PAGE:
PARIS — “We know that as a trade show we have to reinvent ourselves,” Jean-Marc André, marketing and communication director of Who’s Next and Premiere Classe, told reporters at the opening of the ready-to-wear and accessories shows’ latest four-day run.
Despite a 27 percent increase in Japanese buyers and 8 percent rise in American buyers, overall traffic at Who’s Next and Première Classe combined was down 7 percent versus last January, a slump attributed to retailers sending smaller buying teams. The salon is split between approximately 65 percent French and 35 percent international visitors.
Efforts to rev up the season came in the form of a new show layout, designed to drive footfall to Who’s Next popular Fame section through the accessories in Première Classe; mixing up accessories stands among the apparel offer; opening up six pop-up lifestyle stores for on-the-spot shopping, and seeking to inject the energy of the influencer generation through an umbrella #Girl Squad theme. Girl squad happenings included 50 female collectives shooting their portraits with Joe Cruz, and talks from millennial voices like Twenty magazine aimed at the 16-25 age group.
To help retailers navigate fall looks from some 700 brands, Who’s Next extended its personal shopper service providing advice on lesser-known yet “easy-to-sell” labels and encouraging retailers into promising new business areas such as plus-size, an expanding market for French retailers, since obesity is rising.
In a first, Who’s Next partnered with a retailer, linking up with urban apparel megastore Citadium to showcase 11 young labels-to-watch, selected from 180 applicants who answered the call on social channels. They included North Hill, a trio of 23-year-olds making urban sportswear based in the Montmartre area of Paris; Coeur Paris, a maker of embroidered T-shirts and sweats, and Helmut Paris, a minimalist jewelry line made of Plexiglas.
The brands won the chance not only to show at the trade show, but to feature in a Who’s Next x Citadium pop-up at the retailer’s Paris and Bordeaux locations this spring. “It’s a good example of where we want to be now,” said André. “We want to be a solution partner to brands to be able to sell to international buyers.”
Frédéric Granger, Citadium’s buying and marketing manager, said it was the first time it took part in a B-to-B trade show. “We’ve always looked for imaginative new labels, with very little distribution, for our ground-floor pop-up where we test out labels,” he said. “The idea with Who’s Next for this young talent competition is to continue to support labels with very little distribution, but with the creative streetwear positioning that’s part of our DNA.”
These influencer labels bring new communities to Citadium, while for the brands, Citadium becomes almost an agent, giving the cachet of retailer approval and that first step in commercialization. The Citadium partnership reflects streetwear’s influence in ready-to-wear, one of the show’s key directions.
“Urban streetwear has just taken over on the runways, and has arrived in [contemporary] ready-to-wear. It’s the street which inspires shows and designers, but it’s also about the comfort we offer to a woman,” said Granger. “We’re seeing labels with a very interesting positioning: with a street style but without selling out on quality.”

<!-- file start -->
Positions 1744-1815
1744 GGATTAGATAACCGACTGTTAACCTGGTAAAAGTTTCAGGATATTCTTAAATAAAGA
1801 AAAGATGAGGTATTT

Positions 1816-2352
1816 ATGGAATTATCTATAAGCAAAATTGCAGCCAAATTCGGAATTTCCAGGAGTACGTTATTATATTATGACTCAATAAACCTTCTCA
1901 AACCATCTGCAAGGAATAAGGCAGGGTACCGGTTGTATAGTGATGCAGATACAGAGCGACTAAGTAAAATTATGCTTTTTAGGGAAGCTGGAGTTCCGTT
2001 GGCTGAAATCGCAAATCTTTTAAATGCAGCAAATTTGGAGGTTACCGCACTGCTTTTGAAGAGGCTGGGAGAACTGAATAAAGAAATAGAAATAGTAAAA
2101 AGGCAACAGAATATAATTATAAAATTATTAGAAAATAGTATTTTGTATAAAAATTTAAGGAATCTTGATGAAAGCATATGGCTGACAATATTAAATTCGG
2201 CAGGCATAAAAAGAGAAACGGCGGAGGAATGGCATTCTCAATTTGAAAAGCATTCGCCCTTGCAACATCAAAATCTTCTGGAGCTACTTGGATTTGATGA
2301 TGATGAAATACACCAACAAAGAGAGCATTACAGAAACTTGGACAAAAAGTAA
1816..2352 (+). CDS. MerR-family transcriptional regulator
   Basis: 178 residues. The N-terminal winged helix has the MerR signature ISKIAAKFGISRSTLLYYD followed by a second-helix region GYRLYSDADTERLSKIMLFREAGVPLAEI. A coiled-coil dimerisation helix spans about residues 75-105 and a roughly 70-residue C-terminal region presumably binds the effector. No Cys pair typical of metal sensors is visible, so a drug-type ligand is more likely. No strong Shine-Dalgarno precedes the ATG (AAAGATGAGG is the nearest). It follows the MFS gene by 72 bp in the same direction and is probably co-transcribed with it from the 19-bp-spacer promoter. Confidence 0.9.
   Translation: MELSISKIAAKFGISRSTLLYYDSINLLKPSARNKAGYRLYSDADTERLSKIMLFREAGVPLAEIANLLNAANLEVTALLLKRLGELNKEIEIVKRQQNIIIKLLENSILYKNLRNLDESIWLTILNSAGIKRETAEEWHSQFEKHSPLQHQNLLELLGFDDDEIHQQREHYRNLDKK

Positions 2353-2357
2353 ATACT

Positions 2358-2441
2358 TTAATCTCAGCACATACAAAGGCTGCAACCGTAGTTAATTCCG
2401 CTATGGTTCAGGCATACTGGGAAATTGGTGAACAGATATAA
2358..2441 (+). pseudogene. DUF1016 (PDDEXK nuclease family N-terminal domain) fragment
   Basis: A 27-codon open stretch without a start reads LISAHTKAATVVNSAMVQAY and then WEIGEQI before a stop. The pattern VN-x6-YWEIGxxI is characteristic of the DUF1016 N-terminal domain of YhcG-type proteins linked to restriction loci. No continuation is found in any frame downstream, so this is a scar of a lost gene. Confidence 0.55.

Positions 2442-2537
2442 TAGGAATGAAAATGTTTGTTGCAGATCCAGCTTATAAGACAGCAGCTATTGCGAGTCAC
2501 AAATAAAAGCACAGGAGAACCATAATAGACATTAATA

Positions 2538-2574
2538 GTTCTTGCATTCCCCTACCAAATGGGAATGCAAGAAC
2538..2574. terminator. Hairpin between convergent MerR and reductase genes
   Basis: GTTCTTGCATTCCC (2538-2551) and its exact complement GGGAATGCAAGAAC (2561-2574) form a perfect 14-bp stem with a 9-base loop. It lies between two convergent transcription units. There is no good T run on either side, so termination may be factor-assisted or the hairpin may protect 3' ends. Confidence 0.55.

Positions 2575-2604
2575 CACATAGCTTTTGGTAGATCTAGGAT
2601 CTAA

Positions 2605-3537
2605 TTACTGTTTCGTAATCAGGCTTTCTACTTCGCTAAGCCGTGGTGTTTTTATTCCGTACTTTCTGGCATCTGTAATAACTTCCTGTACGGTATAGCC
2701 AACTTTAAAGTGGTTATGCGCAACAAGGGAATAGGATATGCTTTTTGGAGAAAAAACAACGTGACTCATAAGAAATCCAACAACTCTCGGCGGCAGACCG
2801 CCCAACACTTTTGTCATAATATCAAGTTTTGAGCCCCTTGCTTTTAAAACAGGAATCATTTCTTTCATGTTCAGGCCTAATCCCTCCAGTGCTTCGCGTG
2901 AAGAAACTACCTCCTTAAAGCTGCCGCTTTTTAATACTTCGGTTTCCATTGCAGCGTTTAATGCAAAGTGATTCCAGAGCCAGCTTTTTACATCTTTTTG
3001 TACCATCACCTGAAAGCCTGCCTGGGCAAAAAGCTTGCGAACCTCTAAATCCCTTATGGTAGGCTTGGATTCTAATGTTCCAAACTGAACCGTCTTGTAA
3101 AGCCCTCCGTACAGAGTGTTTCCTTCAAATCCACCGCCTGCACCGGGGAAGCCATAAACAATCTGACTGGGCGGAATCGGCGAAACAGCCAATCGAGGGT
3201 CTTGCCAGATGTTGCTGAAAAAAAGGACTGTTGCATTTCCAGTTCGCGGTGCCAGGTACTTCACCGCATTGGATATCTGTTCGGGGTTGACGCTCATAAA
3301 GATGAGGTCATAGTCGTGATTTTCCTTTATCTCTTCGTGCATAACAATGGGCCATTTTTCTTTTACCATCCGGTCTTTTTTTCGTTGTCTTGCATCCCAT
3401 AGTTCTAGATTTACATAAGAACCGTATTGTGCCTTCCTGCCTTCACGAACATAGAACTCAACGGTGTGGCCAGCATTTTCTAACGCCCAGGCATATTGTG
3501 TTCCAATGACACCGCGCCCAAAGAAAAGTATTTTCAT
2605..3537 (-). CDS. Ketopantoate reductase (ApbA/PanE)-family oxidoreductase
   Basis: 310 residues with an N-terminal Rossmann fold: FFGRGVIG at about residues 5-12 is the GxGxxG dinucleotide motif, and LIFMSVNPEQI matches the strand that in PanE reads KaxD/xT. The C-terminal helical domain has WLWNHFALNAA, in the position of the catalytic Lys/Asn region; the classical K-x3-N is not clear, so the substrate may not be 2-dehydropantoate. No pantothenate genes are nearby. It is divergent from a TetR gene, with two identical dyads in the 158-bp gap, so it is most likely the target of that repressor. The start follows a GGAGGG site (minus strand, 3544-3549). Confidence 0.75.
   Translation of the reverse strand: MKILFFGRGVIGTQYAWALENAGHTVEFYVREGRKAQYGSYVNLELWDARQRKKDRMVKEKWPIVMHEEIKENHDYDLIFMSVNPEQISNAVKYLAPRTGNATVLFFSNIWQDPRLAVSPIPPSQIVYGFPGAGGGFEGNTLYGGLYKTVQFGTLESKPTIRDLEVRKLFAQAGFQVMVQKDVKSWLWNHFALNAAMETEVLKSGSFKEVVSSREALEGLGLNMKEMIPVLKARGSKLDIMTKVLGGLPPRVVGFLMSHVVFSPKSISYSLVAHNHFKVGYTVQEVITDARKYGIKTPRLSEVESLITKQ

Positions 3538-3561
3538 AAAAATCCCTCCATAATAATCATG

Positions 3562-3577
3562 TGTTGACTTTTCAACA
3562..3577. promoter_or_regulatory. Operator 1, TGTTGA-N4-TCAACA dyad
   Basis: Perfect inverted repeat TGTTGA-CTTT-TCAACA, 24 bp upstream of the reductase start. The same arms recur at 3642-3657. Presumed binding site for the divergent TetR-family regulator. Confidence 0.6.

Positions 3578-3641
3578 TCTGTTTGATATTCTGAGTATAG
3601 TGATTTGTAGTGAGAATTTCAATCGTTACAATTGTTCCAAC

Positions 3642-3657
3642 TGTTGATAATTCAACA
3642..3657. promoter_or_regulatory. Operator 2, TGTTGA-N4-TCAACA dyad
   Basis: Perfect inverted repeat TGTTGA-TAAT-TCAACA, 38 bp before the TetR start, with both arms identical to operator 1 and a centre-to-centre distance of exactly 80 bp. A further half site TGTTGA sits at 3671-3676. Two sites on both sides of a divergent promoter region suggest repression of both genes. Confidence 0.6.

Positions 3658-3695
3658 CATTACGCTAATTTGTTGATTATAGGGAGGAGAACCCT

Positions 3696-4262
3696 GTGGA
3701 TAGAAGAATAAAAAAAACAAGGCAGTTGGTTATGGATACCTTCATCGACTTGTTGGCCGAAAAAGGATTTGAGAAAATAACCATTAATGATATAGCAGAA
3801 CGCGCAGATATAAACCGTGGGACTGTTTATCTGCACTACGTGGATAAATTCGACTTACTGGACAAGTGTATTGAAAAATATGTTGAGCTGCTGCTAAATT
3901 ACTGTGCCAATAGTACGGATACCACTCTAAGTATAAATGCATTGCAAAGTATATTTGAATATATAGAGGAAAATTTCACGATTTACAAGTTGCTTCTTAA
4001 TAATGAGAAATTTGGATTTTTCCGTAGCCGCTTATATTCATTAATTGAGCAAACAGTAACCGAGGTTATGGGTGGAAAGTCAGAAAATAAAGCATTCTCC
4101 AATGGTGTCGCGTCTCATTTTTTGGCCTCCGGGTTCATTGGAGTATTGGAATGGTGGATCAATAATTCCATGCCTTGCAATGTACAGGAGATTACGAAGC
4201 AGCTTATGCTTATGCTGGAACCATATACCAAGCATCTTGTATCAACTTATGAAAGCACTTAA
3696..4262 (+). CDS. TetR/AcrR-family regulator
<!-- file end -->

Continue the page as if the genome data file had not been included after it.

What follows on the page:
He singled out Frnch — “a fresh spirit, with a very urban DNA but a slightly refined edge, a Sessun kind of label at a very attractive price” — and Louizon. “We’re seeing creativity in streetwear, but also in ready-to-wear. It’s all merging, it’s hugely interesting,” said Granger.
With streetwear’s ongoing momentum, largely buffered from the more generally morose retail climate because teenagers still have disposable income, Granger revealed a new Citadium will open at the Nation branch of French department store Printemps to capture the youngsters heading to and from the suburbs east of Paris. The store, on the fifth floor of the store which is currently under renovation, will open in second half 2017, while another major Paris project is also in the pipeline.
In trends, Granger observed a continuation of what’s been strong for two or three seasons: “Nineties sportswear, the return of creative denim, return of the puffer jacket. What’s interesting is how the customer reinterprets that in a mixed-up outfit.”
Among the season’s key apparel directions, Laura Toledano, buying director for MonShowroom.com, named a “return to rock styles mixed up with very feminine pieces and the Nineties-inspired grungy silhouette: little dresses worn with oversized jackets or coats,” she said. “On the other hand, the bohemian aesthetic continues: folk blouses, embroidered dresses, bedspread jackets and very washed, overdyed fabrics. There’s a move to even more artisanal finishes and embroideries, the ‘handmade’ aesthetic. It’s the return of ethnic chic, fashion inspired by a blending of cultures and folklore. Plus oversized coats, extra-large pants, loose dresses.”
Among Toledano’s standouts for fall was five-year-old Danish label Rabens Saloner. “[It’s] our favorite of the season. We love its strong identity, the modern, cool, feminine looks,” she said. Another favorite was Les Coyotes de Paris, originally a children’s line that has expanded into women’s. “[They make] very beautiful products, with high quality. It has a similar story to Soeur, which we’ve really loved,” Toledano said.
For its next edition in September, organizers said Who’s Next will continue to experiment in show redesigns and concepts, in addition to rolling out initiatives to attract both core buyers and new profiles of buyers, notably in Asia.